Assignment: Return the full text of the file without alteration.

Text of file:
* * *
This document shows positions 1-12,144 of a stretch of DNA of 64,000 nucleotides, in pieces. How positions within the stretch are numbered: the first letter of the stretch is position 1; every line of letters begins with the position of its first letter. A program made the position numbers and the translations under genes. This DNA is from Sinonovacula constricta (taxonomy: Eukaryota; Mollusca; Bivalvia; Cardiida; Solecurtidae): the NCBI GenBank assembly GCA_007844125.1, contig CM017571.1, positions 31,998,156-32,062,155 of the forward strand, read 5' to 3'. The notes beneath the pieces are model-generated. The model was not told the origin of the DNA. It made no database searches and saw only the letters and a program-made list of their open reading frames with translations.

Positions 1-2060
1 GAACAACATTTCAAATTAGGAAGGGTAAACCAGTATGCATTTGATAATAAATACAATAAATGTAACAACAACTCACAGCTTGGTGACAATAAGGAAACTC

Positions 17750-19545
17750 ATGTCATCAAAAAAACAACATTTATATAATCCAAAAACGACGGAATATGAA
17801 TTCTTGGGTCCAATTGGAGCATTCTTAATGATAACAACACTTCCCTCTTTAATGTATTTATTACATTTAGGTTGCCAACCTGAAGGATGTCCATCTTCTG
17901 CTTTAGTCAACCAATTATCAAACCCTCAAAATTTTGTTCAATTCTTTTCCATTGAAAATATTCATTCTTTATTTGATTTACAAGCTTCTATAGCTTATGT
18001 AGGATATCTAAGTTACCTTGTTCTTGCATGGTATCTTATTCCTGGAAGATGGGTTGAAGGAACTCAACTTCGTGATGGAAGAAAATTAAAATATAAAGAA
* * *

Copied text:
This document shows positions 1-12,144 of a stretch of DNA of 64,000 nucleotides, in pieces. How positions within the stretch are numbered: the first letter of the stretch is position 1; every line of letters begins with the position of its first letter. A program made the position numbers and the translations under genes. This DNA is from Sinonovacula constricta (taxonomy: Eukaryota; Mollusca; Bivalvia; Cardiida; Solecurtidae): the NCBI GenBank assembly GCA_007844125.1, contig CM017571.1, positions 31,998,156-32,062,155 of the forward strand, read 5' to 3'. The notes beneath the pieces are model-generated. The model was not told the origin of the DNA. It made no database searches and saw only the letters and a program-made list of their open reading frames with translations.

Positions 1-2060
1 GAACAACATTTCAAATTAGGAAGGGTAAACCAGTATGCATTTGATAATAAATACAATAAATGTAACAACAACTCACAGCTTGGTGACAATAAGGAAACTC

Positions 17750-19545
17750 ATGTCATCAAAAAAACAACATTTATATAATCCAAAAACGACGGAATATGAA
17801 TTCTTGGGTCCAATTGGAGCATTCTTAATGATAACAACACTTCCCTCTTTAATGTATTTATTACATTTAGGTTGCCAACCTGAAGGATGTCCATCTTCTG
17901 CTTTAGTCAACCAATTATCAAACCCTCAAAATTTTGTTCAATTCTTTTCCATTGAAAATATTCATTCTTTATTTGATTTACAAGCTTCTATAGCTTATGT
18001 AGGATATCTAAGTTACCTTGTTCTTGCATGGTATCTTATTCCTGGAAGATGGGTTGAAGGAACTCAACTTCGTGATGGAAGAAAATTAAAATATAAAGAA